Porn-bashing makes you go blind

There is little hard evidence that porn is bad for us or for society.

Daniel Pryor

The UK government’s Porn Laws – the introduction of a mandatory age-verification scheme for viewing adult content – have once again brought to the fore the usual villains of pornography. While this scheme has been designed to target the viewing of adult content by an underage audience, many of its advocates are ultimately driven by a factually inaccurate, instinctive hatred of pornography itself.

The Puritans of yesteryear used to put forward moralising objections to porn. Now they frame it as a ‘public-health crisis’. Detractors argue that the widespread availability of internet pornography ruins relationships, harms our physical and mental health, and most worryingly of all increases violence against women.

But anti-porn activism is littered with scientific illiteracy. Claims about the effects of pornography often go beyond, or fly in the face of, the best available research. Mere associations are presented as causal when it suits the anti-porn narrative; experimental studies with little relevance to the real world are treated as gospel; and anecdotes are elevated to the status of evidence – much in the same manner as the perennial violent videogames moral panic.

These studies use inappropriate methods, such as showing people explicit videos in a lab setting and then asking them how sexist they feel.

The vast majority of population-level studies analysing how increasing porn consumption affects rates of sexual violence find that, at worst, there is no clear association, and, at best, pornography actually has positive impacts. Across countries and cultures, skyrocketing porn-use coincides with decreasing rates of sexual assault and rape. Those who consume pornography also tend to hold more gender-egalitarian attitudes: especially among those who attend religious services.

Netflix makes it easier to find new TV shows better suited to our individual tastes, and the wide variety of internet pornography available is also a force for good. It helps us to discover our sexual preferences, like new positions and practices not covered in mainstream sex education. This is especially important for sexual minorities, such as LGBT individuals, who face more social taboos against discussing or finding out about sexual practices.

And most simply of all, porn can be fun. Just like people enjoy spending time with friends and family, fast food, or a pint in the pub, they also enjoy watching porn. This fun is often devalued by those who claim special knowledge about what a virtuous life entails, but for the 66 per cent of British men and 22 per cent of British women who have watched porn in the past year, there is clearly value in one of humanity’s oldest pleasures.

Porn use isn’t harming our sexual health or psychological wellbeing, either. So far, the best evidence suggests that attempts to link porn use to sexual dysfunction are nothing more than scare stories. Tales of porn-addled teens caught up in cycles of searching for ever-more extreme material are simply not borne out in reality. Worries about ‘porn addiction’ are on questionable ground at best; evidence suggests that self-perceived porn addiction is better explained by factors like moral and religious guilt.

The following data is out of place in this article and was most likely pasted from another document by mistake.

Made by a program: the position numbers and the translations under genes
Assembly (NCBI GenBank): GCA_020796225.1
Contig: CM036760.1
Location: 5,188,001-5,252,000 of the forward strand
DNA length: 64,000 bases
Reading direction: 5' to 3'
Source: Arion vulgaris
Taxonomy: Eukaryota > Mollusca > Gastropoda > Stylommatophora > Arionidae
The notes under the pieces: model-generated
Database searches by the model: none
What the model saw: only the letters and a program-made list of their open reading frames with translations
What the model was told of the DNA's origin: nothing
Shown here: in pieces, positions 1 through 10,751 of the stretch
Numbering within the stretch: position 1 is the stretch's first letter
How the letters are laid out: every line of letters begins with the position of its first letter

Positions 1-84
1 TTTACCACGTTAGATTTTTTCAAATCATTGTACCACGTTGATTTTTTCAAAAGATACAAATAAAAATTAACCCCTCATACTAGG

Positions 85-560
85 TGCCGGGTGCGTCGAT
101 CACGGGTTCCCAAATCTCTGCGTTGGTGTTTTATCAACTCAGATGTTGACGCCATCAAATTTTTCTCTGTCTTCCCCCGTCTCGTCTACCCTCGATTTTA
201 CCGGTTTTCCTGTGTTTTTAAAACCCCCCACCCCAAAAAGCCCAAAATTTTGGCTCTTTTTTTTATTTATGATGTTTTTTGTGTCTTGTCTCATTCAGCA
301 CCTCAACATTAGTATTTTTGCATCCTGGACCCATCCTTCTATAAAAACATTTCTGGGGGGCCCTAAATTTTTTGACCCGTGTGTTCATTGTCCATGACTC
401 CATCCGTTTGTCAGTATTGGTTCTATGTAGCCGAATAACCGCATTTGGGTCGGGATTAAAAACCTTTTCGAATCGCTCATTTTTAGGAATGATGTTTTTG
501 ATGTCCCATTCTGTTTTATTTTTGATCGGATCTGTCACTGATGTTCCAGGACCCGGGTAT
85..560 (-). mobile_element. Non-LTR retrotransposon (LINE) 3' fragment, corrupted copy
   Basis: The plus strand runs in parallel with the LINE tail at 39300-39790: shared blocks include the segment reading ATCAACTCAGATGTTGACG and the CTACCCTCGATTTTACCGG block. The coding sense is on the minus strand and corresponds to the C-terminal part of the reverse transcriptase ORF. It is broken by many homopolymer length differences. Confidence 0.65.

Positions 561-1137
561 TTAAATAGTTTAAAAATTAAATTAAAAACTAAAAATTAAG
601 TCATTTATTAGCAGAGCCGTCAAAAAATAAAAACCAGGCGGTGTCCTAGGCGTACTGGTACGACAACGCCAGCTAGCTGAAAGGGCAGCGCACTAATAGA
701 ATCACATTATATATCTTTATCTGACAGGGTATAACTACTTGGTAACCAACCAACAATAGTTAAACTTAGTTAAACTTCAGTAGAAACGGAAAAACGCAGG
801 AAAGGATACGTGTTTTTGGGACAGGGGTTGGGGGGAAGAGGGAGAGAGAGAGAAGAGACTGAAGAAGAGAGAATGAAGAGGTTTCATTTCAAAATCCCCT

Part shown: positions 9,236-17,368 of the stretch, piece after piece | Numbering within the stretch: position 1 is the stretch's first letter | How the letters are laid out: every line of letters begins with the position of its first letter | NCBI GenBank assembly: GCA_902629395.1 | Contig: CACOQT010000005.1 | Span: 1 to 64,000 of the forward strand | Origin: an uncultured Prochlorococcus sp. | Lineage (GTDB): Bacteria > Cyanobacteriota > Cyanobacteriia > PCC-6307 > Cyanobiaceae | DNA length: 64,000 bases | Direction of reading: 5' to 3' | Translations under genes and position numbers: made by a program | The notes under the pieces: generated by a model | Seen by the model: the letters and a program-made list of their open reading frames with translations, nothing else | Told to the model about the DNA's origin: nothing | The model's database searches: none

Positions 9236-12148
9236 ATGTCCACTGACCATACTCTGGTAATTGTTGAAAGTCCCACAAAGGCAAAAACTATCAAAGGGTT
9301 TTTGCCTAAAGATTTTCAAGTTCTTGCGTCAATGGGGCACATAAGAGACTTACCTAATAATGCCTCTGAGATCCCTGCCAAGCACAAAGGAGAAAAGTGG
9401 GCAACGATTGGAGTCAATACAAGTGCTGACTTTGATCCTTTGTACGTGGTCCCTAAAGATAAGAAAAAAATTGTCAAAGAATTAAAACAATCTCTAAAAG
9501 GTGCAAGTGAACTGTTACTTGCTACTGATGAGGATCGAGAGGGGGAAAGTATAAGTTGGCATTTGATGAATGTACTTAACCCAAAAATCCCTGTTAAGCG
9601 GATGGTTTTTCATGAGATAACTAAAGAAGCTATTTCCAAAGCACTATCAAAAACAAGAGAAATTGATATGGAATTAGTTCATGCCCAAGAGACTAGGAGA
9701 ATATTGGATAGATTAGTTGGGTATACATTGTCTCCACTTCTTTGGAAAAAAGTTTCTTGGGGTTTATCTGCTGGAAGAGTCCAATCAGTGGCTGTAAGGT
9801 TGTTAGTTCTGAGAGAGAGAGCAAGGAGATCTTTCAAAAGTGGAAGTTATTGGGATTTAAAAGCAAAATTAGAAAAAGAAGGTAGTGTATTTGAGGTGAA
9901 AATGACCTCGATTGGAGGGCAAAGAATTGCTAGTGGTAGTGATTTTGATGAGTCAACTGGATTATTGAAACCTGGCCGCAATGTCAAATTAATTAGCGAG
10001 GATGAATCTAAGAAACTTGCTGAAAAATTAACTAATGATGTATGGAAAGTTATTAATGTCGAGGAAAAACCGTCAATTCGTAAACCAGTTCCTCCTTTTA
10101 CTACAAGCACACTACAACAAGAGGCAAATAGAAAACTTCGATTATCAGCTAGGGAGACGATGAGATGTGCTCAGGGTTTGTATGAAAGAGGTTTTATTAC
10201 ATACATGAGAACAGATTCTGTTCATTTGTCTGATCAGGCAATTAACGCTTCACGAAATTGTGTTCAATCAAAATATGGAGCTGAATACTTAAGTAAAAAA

There is also very little hard evidence that porn hurts relationships. Research on the association between porn use and marital happiness has generated mixed findings, none of which can be used to make causal claims. Porn could ruin marriages through encouraging infidelity or contributing to a worse sex life, but it is also plausible that viewing X-rated content is a symptom of underlying marital discontent. It may also be the case that the sort of people who watch porn are, on average, simply less suited to married life, or indeed their current partners.

Of course, porn is not perfect. Some people – especially young men – are poorly equipped critically to engage with pornography as a type of fantasy. Porn often depicts potentially risky sexual practices safely enjoyed by many Brits (such as anal sex) that can result in injury without the proper information and context.

But even these harms are often exaggerated or misrepresented to ham up the evils of porn. While a significant minority of teens polled by the NSPCC thought that porn was ‘realistic’, more precisely worded YouGov polling has found that 86 per cent of those aged 18 to 24 do not think the sex depicted in porn is similar to real-life sex. Asking teenagers whether pornography is ‘realistic’ without further explanation leaves far too much room for interpretation and is emblematic of the bad research methods often employed when examining pornography.

The underlying problem here is not porn, but poor-quality sex education for young people (which anti-porn campaigners often make worse). Encouraging critical engagement with porn as fantasy, while combating feelings of guilt and shame around porn use, is better placed to improve our sex lives and mental health than scaremongering, silence, or crackdowns.

And this is why we can’t just let anti-porn folks get on with their guilt-tripping in peace. Many of them are both empirically mistaken and illiberal. Porn panic has fed into discriminatory porn bans and dangerous mandatory age-verification measures being enacted by the government. You don’t need to be relaxed about pornography to oppose either of these measures, but it helps. Sitting in a dark room on your computer all day viewing anti-porn material can make you go blind to the real world.

Daniel Pryor is head of programmes at the Adam Smith Institute.

Picture by: Getty.

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